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July 12, 2005
Reparations: The New Ransom

The NAACP has decided to extort payments and concessions from companies that transacted business in support of slavery as their next project, along with lobbying cities to cease contracting with such firms until they cooperate with the group:

The NAACP will target private companies as part of its economic agenda, seeking reparations from corporations with historical ties to slavery and boycotting companies that refuse to participate in its annual business diversity report card.

"Absolutely, we will be pursuing reparations from companies that have historical ties to slavery and engaging all parties to come to the table," Dennis C. Hayes, interim president and chief executive officer of the National Association for the Advancement of Colored People, said yesterday at the group's 96th annual convention here.

"Many of the problems we have now including poverty, disparities in health care and incarcerations can be directly tied to slavery."

Since slavery ended 140 years ago, that last statement simply cannot be true. The NAACP can't tie anyone's experience directly to slavery. Perhaps indirect ties can be made, but since all people who lived during the time of slavery have died, and most (if not all) of the succeeding generation has passed away as well, direct impact from slavery has long since died with them. Even the direct impact of Jim Crow has thankfully begun to fade. With the Civil Rights era's victories in the 1950s and 1960s in wiping segregation from the legal codes across the nation, two generations of African-Americans have grown up without its direct impact.

That won't stop the NAACP from attempting to guilt and shame owners and stockholders into coughing up money for the organization. They have succeeded with JP Morgan Chase, which in its antebellum incarnation had nothing to do with slavery. The company recently acquired two small Southern banks that did, unbeknownst to them, and wound up paying $5 million for a scholarship fund for Louisiana children to get the NAACP off its back.

Moreover, the NAACP itself acknowledges that the entire effort of tying a company to slavery isn't an exact science. Using records only answers part of the question, an expert in this suddenly necessary field of research explains:

James Lide, director of the international division at History Associates Inc., a Rockville firm that researches old records, said determining how many U.S. businesses are linked to slavery depends upon definition.

Almost every business has at least an indirect link to slavery, he said. For example, some railroad and Southern utility companies can trace their roots to businesses that used slave labor. Textile companies, for example, use cotton that was grown on Southern plantations.

"There's never going to be a solid number because the idea of how you connect a company to slavery is more a political one than a historical one," Mr. Lide said.

In other words, the NAACP has an almost unlimited number of targets.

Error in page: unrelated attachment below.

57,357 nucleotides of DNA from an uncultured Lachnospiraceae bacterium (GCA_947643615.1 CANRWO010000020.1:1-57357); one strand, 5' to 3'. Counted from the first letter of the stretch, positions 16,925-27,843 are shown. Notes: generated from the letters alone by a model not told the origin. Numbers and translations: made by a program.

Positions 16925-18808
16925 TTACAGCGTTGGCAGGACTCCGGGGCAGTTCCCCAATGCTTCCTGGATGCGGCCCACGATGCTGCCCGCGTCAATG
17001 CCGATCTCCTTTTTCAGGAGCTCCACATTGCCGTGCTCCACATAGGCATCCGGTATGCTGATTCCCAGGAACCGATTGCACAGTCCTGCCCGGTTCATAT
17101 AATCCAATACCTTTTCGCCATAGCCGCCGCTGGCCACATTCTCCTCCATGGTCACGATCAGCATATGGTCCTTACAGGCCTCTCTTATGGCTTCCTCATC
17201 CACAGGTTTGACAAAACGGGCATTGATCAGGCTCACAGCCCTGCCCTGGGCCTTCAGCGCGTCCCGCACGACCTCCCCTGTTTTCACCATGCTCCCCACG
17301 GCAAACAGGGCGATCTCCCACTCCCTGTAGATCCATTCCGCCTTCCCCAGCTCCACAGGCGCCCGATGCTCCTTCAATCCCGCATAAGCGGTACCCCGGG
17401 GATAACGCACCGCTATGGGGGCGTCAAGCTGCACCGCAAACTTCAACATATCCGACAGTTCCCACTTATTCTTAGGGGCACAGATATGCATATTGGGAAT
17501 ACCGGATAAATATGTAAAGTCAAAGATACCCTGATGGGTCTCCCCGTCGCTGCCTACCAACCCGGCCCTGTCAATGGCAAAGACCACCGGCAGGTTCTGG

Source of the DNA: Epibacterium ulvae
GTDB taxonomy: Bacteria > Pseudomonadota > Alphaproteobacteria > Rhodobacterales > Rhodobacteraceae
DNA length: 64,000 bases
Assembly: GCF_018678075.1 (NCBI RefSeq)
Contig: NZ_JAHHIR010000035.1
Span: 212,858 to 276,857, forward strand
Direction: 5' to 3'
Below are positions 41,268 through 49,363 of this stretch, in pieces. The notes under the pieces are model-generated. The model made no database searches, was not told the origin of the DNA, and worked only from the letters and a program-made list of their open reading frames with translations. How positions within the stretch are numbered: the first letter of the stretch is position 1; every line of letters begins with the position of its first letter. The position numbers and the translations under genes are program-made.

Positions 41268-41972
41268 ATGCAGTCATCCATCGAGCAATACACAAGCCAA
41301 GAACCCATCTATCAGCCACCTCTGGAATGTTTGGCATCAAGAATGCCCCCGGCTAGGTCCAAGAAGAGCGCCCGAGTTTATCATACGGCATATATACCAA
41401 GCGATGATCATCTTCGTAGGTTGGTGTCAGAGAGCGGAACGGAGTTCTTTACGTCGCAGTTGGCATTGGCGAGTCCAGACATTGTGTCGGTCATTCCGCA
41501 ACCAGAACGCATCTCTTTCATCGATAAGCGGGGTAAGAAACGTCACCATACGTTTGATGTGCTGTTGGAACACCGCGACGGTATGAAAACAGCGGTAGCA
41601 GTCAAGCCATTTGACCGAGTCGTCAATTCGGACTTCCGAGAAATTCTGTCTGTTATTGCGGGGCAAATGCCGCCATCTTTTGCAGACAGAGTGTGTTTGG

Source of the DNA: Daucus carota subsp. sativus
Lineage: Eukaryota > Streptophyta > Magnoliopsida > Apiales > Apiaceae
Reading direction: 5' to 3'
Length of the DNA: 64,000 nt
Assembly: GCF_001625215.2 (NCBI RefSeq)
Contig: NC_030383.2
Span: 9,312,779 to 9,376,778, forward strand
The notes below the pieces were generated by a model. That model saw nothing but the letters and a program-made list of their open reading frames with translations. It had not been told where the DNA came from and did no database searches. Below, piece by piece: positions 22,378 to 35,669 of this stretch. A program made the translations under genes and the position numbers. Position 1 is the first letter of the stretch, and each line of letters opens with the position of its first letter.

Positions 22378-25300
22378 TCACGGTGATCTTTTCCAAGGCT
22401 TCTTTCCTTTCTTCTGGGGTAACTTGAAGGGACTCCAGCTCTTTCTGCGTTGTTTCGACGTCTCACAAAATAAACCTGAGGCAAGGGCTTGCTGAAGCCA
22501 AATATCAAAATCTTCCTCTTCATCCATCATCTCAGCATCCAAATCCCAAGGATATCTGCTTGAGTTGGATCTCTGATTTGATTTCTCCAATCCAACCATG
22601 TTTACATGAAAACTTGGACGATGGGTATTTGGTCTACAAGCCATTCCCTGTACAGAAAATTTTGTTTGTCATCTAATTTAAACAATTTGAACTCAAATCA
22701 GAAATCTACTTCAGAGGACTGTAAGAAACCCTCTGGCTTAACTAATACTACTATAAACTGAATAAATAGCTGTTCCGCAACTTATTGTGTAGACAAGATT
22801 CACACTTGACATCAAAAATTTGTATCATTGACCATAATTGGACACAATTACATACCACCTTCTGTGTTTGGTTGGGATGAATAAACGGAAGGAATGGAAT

The problem with reparations for slavery is that it taxes those who had nothing to do with perpetuating the system and gives the money to those who never suffered under it. Reparations for victims of the Japanese internment camps, in comparison, went to those who specifically lost their homes and businesses and suffered under the mandatory relocation orders of the government. In the case of JP Morgan Chase, stockholders -- people like you and me who might have shares in our retirement accounts -- have money taken from us even though we had nothing to do with slavery. My ancestors came from Ireland, Italy, and eastern Europe, mostly after the Civil War, and those who came before lived in New York, an abolitionist state.

In fact, the two cities where the NAACP was successful in passing their contracting restrictions, Philadelphia and Chicago, never allowed slavery at all. What sense does that make?

Still, the NAACP's effort has provided a couple moments of irony. One of the government programs that has been specifically designed to correct the indirect effects of slavery and Jim Crow was affirmative action. This program has recently come under attack as anachronistic, patronizing, and unfair. Democrats have defended its use. So guess which political party has to defend itself against reparations lawsuits?

The Rev. Wayne Perryman of Mount Calvary Christian Center Church of God in Christ agreed that pursuing the federal government is not a fruitful option. The Seattle minister has filed two reparations lawsuits against the Democratic Party, saying its role in defending slavery and opposing civil rights bills during the Jim Crow era deserves an apology.

"One of the problems in courts is that ... you have to show ... the government official who participated in it," Mr. Perryman said. "With the federal government the real problem is that it has never had a totally pro-slavery position, the Democrats did and supported it, while the abolitionists and Republicans did not."

Perhaps they can call Senator Robert Byrd to explain the Democratic positions on race, including his filibuster against the Civil Rights Act in 1964 that ultimately failed, thanks to Republicans and Democrats like Hubert Humphrey. That might make the lawsuits at least entertaining enough to tolerate.

Sphere It Digg! View blog reactions
Posted by Ed Morrissey at July 12, 2005 5:20 AM

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